When the dreaded cold months of winter arrive, it means many homeowners are put in a difficult conundrum to keep their homes warm without breaking the bank.
And staying warm is becoming increasingly expensive.
The average cost of home heating is projected to remain at near record levels this winter after increases of an estimated 17.2% last year, according to the National Energy Assistance Directors Association. The organization released a report in September finding that the average American household is expected to pay anywhere from $787 to $2,094 in heating costs between October and March.
But resourceful homeowners can find plenty of ways to cut down on costs.
Here are some tips from experts on how to stay warm this winter while still reducing your heating bills:
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Have your heating unit inspected before winter
A heating system that's running efficiently saves money.
That means the pricey cost of paying for a professional to come to your home and inspect your unit (anywhere from $150 to $500, Consumer Reports estimates) can pay off in the long run.
Climate-friendly heat pumps, for instance, can use up to 25% less fuel when they're well-maintained, according to the U.S. Department of Energy.
Inspections include replacing dirty filters and checking for safety issues like carbon monoxide leaks.
Set your thermostat to 68 degrees
Unless you live alone, you've probably engaged in thermostat wars with a loved one or roommate who simply prefers to keep your residence at a different temperature. However, experts have helpful recommendations for the proper home temperature in the winter.
That magic number? 68 degrees Fahrenheit, according to the Department of Energy.
But if that's too specific, anywhere around 70 degrees is a good target when it gets cold, Ram Narayanamurthy, deputy director of the U.S. Department of Energy's Building Technologies Office, told USA TODAY.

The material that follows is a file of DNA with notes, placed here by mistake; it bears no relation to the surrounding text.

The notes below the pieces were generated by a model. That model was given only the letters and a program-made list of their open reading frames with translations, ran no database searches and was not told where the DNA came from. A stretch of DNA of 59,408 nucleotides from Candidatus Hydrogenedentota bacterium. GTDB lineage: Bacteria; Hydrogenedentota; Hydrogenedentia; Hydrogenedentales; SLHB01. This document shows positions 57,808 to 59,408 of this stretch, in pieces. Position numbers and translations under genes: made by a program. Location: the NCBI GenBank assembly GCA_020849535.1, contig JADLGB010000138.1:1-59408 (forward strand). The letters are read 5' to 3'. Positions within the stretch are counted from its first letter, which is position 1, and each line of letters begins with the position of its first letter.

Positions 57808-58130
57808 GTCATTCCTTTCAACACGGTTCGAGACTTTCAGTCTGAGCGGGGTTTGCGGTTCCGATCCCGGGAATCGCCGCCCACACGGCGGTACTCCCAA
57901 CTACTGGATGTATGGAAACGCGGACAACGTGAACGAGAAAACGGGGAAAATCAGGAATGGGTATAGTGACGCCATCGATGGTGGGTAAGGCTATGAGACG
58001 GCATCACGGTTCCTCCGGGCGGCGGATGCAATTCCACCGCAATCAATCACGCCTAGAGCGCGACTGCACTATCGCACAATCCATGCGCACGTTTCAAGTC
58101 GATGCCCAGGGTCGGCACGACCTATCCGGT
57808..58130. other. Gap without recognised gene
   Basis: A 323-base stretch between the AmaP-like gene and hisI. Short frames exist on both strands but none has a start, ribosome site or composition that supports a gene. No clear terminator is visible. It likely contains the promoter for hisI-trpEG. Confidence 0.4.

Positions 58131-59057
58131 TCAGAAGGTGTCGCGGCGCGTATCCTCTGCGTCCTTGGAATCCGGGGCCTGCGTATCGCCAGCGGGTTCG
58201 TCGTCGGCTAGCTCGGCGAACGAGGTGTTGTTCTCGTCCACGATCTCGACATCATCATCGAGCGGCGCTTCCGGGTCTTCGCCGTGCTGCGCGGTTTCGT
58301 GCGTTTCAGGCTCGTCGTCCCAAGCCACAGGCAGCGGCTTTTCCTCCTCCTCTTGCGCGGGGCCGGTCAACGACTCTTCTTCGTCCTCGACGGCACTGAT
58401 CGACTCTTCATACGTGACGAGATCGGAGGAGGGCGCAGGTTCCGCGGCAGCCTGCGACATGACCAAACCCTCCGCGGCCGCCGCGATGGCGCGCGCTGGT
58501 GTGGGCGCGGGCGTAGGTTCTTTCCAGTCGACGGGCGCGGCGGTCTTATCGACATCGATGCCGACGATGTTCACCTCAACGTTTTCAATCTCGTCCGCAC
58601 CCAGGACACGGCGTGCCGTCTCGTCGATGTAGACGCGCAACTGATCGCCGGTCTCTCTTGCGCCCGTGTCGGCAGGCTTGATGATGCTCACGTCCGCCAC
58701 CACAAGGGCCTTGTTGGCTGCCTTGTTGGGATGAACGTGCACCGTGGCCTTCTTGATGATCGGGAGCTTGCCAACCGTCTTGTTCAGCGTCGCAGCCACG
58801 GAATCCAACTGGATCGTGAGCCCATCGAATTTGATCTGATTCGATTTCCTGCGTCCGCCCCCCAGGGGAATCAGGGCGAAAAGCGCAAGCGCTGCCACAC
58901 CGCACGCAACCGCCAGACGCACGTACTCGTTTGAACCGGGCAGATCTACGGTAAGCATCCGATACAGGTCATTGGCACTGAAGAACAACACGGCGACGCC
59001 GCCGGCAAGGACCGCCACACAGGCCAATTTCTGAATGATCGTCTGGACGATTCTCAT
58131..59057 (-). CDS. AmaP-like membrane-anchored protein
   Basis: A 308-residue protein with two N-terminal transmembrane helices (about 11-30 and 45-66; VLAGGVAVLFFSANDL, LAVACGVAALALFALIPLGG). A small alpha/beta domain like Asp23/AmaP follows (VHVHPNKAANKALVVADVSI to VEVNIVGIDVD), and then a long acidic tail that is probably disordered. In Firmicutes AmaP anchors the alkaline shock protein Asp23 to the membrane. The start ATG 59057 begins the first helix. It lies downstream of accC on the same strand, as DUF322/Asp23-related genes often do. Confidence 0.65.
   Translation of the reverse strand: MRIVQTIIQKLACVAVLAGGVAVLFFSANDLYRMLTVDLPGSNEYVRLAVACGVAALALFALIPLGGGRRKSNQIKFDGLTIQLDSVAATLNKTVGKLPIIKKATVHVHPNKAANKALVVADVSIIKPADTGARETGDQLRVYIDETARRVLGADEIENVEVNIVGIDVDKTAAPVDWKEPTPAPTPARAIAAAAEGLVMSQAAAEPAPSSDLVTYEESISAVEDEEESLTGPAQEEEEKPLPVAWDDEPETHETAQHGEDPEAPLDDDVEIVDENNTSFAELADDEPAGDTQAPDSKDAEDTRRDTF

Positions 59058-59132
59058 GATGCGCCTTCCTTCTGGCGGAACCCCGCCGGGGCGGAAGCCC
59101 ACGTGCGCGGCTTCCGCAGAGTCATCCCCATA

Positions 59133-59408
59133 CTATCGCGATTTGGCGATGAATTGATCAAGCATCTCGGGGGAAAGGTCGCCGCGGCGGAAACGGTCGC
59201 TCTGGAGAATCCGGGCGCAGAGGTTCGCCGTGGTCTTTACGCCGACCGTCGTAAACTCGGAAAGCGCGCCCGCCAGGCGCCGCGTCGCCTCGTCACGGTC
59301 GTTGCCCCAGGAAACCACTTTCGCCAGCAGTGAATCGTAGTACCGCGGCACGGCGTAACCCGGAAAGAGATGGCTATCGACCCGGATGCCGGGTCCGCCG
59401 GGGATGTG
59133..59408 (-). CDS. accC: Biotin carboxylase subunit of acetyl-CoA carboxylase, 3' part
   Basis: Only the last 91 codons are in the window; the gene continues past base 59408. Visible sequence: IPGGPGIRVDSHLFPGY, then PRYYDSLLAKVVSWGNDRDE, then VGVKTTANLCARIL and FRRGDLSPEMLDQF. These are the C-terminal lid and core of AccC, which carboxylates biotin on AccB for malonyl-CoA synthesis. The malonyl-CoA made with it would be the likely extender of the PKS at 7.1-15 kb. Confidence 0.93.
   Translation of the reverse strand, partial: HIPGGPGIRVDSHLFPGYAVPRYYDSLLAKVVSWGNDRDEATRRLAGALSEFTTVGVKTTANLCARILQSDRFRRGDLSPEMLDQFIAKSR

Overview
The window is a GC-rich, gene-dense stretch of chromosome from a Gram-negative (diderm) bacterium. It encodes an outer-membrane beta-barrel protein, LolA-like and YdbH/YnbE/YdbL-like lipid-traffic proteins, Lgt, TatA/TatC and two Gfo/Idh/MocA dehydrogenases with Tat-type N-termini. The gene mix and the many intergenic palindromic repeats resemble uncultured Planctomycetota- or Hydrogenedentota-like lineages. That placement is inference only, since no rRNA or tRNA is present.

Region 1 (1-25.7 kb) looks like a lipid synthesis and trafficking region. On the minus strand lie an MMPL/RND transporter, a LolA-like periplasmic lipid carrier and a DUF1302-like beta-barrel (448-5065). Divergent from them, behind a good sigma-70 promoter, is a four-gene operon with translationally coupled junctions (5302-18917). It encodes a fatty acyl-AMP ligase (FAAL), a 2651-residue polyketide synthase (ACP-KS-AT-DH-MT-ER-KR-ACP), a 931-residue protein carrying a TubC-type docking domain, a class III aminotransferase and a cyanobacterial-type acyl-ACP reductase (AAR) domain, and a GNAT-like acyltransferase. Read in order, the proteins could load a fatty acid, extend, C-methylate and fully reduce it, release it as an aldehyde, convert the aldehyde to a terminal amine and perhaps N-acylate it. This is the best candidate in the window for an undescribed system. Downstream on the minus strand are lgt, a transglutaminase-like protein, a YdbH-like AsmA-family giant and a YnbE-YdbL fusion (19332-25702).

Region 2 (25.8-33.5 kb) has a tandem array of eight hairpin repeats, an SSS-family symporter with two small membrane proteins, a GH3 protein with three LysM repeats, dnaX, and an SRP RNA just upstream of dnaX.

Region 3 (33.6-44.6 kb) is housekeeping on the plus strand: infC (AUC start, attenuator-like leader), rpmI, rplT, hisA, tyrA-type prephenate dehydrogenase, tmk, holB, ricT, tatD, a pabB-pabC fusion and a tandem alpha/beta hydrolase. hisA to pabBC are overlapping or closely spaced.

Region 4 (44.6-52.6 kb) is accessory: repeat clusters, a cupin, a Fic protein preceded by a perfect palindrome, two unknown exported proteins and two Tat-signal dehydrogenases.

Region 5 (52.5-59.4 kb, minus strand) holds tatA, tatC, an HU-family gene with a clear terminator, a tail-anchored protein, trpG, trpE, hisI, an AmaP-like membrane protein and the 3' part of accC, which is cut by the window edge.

“A home that’s at 70 degrees is quite comfortable,” Narayanamurthy said.
Turn the heat down when you're away
While 70 degrees is the ideal number, it's unwise to set your thermostat to one temperature and never change it. Lower temperatures may be ideal when sleeping at night or when you're away from your home, Narayanamurthy cautioned.
Narayanamurthy said he usually sets his at 64 degrees if he leaves his home for an extended period of time, though everyone's comfort levels may be different.
“You don’t want your heater turning on all the time when no one’s at home,” he said.
Don't set your thermostat too low
Penny-pinchers may be tempted to set their thermostat at bracing levels and survive the winter by bundling up in layers or piling on blankets.
While you'd have to set your home at a pretty low temperature for it to become a health risk, Narayanamurthy warns against going below 60 degrees.
“You have to keep it really low to really get into a health concern," he said. "What you want to do is keep it at a reasonable temperature that’s not chilly.”
The World Health Organization recommends keeping indoor temperatures between 64 and 75 degrees for healthy people. But for those who are very young, elderly, or who have health problems, the minimum temperature shouldn't dip below 68 degrees, the organization says.
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Consider investing in a 'smart' thermostat
Smart thermostats enabled with Wi-Fi are becoming increasingly popular among many Americans, especially those who have replaced their furnace in recent years, Narayanamurthy said.